Secure equitable and sustainable funding.
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Industrial relations in Catholic education in Australia today operates in a complex legal and social environment. Education is highly labour intensive, and in the Archdiocese of Melbourne 327 schools and the Catholic Education Office Melbourne (CEOM) employ about 16,700 staff, most of whom are covered by an industrial instrument specifying wages and conditions of service. The Independent Education Union (IEU) is the main union covering staff but there are a growing number of employees who elect to obtain representation by members of the legal profession.
Apart from the financial risks involved in industrial relations, the need to continue harmonious working relationships with staff to achieve the Church’s mission involves complex managerial issues in today’s environment. A decentralised approach to employment, where the employers are parish priests, necessitates coordination while allowing for local flexibility and decision making.
The CEOM, through its Industrial Relations (IR) Unit, continued to provide an industrial relations service to Catholic schools across Victoria, funded under a Service Level Agreement (SLA) with the Catholic Education Commission of Victoria Ltd (CECV). In 2012 it provided advice and advocacy on industrial relations, Occupational Health and Safety (OHS), WorkCover and Equal Employment Opportunity (EEO).
Occupational Health and Safety (OHS)
The CEOM received funding of approximately $130,000 from the WorkCover claims agent, Gallagher Bassett, to assist in the employment of OHS officers with a view to improving OHS in schools and Catholic education offices. The CEOM also provided OHS services to parishes in the Archdiocese under a SLA with the Catholic Archdiocese of Melbourne.
In May 2012 enterprise bargaining commenced with the Independent Education Union of Australia Victoria Tasmania (IEU) for a new enterprise agreement for staff in Catholic schools. The IR Unit also continued a number of significant projects to prepare for the enterprise bargaining negotiations.
The IR Unit provided a consultancy service to employers, principals and Catholic education staff which dealt with almost 3,000 requests for advice on issues that ranged from Award entitlements to dismissal cases. The IR Unit saw a significant number of individual school's on issues involving due process, termination of employment, and adverse action. Disputes were settled or resolved without involvement by tribunals.
Advocacy and legal representation
In 2012 the IR Unit provided assistance to schools through advocacy and legal representation in 14 cases before the Federal Court, the Federal Magistrates Court, and Fair Work Australia. In some cases legal representation by barristers was funded by the CECV to defend employers against unfair dismissal claims, adverse action claims and disputes before the tribunal.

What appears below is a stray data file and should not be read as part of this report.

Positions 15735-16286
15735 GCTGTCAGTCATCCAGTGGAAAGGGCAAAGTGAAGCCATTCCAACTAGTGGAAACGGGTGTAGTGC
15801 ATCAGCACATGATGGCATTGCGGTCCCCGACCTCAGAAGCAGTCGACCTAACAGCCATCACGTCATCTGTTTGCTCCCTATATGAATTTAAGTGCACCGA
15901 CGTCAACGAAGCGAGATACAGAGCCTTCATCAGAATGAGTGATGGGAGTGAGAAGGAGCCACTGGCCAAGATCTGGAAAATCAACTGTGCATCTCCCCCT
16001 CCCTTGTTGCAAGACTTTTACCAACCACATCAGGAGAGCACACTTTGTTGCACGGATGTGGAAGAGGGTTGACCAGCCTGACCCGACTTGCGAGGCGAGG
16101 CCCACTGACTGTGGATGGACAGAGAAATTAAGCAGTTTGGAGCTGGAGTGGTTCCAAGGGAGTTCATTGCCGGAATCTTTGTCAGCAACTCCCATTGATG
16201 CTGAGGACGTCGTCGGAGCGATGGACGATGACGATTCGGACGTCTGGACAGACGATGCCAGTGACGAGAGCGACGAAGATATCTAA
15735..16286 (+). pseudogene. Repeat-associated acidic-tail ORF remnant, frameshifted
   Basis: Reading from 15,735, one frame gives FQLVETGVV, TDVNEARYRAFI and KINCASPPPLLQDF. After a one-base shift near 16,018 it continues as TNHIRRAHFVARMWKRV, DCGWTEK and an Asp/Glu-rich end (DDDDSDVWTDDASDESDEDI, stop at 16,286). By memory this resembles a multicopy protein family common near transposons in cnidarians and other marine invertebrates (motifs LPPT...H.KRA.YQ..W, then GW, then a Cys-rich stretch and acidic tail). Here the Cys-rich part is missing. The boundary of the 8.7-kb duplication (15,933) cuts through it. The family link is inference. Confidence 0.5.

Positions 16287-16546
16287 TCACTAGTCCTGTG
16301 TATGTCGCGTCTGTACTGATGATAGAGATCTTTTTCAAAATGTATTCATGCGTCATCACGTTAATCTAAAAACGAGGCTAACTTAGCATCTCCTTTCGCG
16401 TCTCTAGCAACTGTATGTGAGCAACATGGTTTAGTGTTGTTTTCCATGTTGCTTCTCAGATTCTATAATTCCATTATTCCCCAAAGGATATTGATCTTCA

After more than 26 years with Catholic education, Mr Norm Howett retired in August 2012. As Manager of the Industrial Relations Unit, Mr Howett was highly regarded for his industrial relations knowledge and the quality of his advice.
Emmanuel JakwotYear 12 StudentSt John's Regional College, Dandenong
I came to Melbourne from Sudan as a 10-year-old not knowing much about Australia, its people, its culture or its sports. I have been at St John’s for the past six years and it has been a massive journey.
St John’s has given me so much – encouragement from the teachers and peer support from the other students. The school has given me life skills that will help me long after I have finished my VCE and left the school. It’s been a great experience because the environment here is so different to Sudan.
The education and the faith the school provides has helped me to grow as a person and has assisted my learning across a range of areas. Everyone has ups and downs and makes mistakes. The way to move forward is to learn from your mistakes.
I had a sports teacher in Year 9 who was keen to get me to play Aussie Rules. I was playing basketball and soccer at the time and he kept urging me to take on the local sport. He said many good basketballers go on to be successful football players. It’s true to say I fell in love with footy and haven’t looked back. I’m training with the Southern Stingrays and wouldn’t mind a professional career in football. I’m doing my VCE and I would like a good result and a good career. I still haven’t decided what I want to do but we are constantly told that young people today will have numerous jobs over their lifetime.
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